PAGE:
Sunday, 12 April 2009

When We Are Married - West Yorkshire Playhouse

When We Are Married by J.B. Priestley
Directed by Ian Brown
Reviewer: Ali Noble

‘When We Are Married’ is a Yorkshire farcical comedy written by one of Yorkshire’s most famous sons, J.B.Priestley. It was a play I’d never come across before, and I toddled along to the theatre ignorant of the revelry that awaited me. I was also ignorant of the fact that the play was billed as starring Les Dennis, of ‘Family Fortunes’- and Celebrity Big Brother tabloid fodder-fame. Les was (thankfully - sorry, Les) just one of nine main characters in the play, and a cast of 13, an ensemble who worked brilliantly together and pulled off the ridiculousness of the plot with aplomb.

The action of the play takes place in a single room - the living room of Mr. & Mrs. Joe Helliwell, but the antics of the cast gave energy and movement - I didn’t even notice that the cast were confined to one room until I read so in the programme afterwards. The imaginative and clever set helped create the illusion of movement too. The Helliwell’s abode is constructed on stage, their living room, complete with illuminated picture frames, whisky bottles and doilies, takes centre stage; the stairway, corridor, dining room and front door are seen behind the living room through translucent walls and with clever lighting. The lights really were quite something - when the lights were down the screen separating the rooms seemed opaque and wall-like, but when the lights were up, the audience could clearly see the cast running up and down the stairs, dining, and squabbling in other areas of the house. The beautiful and ingenious design greatly added to the enjoyment of the play.
The story is set before the First World War, and follows three couples who were married on the same day two and a half decades ago, who come together to celebrate their joint silver wedding anniversary. It’s hard to outline the story without giving away the twists, turns and laughs of the play, but be assured that much hilarity, knicker-twisting and ear-wigging ensues, with a couple of staged wallops and slaps thrown in for good measure. Polly Hemingway stood out in her performance as Clara Soppitt (wife of aforementioned Les Dennis’ Herbert Soppitt), and Tom Lawrence was rather dashing as the token southerner, Gerald Forbes. It was a shame we didn’t see more of his romance with Nancy Holmes, the Helliwell’s niece; their sneaking around added a nice dynamic to the play.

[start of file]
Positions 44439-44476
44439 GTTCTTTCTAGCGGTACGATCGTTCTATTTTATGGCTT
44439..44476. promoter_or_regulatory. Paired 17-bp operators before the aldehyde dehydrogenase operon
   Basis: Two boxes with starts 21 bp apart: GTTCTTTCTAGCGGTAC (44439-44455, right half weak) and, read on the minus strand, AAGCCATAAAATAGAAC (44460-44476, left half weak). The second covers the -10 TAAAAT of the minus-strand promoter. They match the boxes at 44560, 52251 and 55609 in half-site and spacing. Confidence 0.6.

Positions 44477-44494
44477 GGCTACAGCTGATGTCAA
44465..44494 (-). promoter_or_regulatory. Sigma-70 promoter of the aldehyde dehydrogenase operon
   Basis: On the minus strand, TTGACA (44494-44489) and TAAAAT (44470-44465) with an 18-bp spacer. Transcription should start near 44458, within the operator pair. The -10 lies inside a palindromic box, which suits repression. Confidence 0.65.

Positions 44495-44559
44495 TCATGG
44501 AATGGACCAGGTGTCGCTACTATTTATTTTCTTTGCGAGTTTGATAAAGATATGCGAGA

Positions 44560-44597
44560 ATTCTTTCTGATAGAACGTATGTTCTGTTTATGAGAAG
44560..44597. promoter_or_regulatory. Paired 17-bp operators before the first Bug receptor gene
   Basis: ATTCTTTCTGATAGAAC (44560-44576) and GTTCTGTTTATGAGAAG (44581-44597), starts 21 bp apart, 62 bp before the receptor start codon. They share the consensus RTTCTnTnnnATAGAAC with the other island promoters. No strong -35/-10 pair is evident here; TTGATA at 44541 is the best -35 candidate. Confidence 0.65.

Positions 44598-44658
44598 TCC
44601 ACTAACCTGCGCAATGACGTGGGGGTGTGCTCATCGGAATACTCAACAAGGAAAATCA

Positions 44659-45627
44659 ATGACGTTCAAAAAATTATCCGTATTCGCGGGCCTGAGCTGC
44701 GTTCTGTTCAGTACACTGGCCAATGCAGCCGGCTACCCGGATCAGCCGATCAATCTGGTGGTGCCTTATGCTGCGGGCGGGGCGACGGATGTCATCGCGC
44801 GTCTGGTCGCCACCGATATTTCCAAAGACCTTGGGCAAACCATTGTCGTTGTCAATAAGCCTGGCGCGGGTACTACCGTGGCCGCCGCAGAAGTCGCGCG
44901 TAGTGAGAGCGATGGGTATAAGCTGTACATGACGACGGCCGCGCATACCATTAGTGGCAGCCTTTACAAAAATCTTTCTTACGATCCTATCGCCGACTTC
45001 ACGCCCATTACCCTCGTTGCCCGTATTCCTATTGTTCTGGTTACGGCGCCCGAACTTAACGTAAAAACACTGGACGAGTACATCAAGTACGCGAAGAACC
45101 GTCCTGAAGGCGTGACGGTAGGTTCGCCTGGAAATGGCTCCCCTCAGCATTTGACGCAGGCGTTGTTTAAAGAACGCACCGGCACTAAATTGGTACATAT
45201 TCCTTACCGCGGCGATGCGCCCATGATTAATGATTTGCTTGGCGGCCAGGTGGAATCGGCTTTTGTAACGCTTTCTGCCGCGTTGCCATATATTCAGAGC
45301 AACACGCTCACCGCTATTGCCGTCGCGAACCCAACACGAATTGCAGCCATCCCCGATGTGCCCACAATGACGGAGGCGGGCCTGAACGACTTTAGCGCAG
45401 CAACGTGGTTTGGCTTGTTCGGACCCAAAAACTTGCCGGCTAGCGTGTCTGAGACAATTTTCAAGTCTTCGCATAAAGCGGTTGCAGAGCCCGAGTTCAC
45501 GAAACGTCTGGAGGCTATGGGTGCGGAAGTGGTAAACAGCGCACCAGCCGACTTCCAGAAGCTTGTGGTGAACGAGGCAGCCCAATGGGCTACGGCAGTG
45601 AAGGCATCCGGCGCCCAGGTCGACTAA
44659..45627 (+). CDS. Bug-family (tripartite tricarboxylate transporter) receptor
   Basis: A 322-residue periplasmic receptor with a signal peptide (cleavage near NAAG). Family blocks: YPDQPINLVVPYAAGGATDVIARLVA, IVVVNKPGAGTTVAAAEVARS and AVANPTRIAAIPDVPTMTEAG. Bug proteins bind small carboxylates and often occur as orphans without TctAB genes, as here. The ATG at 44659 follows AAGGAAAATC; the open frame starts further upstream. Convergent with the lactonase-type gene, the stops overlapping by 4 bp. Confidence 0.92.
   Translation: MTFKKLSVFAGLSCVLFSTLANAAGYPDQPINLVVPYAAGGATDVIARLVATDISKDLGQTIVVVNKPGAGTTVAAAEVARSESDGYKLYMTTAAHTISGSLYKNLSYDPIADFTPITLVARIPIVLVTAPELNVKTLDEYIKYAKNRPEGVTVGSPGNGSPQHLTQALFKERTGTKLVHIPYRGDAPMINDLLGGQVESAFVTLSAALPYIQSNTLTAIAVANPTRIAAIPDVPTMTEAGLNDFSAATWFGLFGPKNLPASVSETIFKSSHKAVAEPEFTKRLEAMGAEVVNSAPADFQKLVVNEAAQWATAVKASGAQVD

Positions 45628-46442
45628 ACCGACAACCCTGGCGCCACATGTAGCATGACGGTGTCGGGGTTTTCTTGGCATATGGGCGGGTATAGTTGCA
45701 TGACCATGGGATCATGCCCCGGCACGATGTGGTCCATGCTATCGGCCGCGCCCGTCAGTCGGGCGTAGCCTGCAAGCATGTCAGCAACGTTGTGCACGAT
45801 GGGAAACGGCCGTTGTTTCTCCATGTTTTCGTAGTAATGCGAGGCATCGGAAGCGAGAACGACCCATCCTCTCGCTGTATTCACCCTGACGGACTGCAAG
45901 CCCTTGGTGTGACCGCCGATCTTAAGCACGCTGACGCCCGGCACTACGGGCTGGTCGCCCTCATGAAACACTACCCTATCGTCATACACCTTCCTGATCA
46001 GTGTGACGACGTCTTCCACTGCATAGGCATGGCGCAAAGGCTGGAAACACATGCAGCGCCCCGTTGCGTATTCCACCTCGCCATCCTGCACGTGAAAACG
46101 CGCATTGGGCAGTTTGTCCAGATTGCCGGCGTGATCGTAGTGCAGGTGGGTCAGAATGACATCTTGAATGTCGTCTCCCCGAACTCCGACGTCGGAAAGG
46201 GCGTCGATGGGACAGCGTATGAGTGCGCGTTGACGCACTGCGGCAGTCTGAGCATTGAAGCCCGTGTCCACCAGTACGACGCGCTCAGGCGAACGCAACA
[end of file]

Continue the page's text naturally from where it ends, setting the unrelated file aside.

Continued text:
‘When We Are Married’ is well-worth a whirl for a lovely evening’s entertainment. Underneath the gags and silliness though is an insight into Priestley’s perspectives and an interesting commentary on the ‘nouveau riche’ of society and the institution of marriage (neither of which come out very favourably). It was all wrapped up with a rendition of the titular song and a chorus of ‘On Ilkley Moor Bah’Tat’ for the home Yorkshire crowd, very much in the spirit of the play - good fun.

Photos: Keith Pattison
When We Are Married runs at the WYP until Sat 25th April 2009
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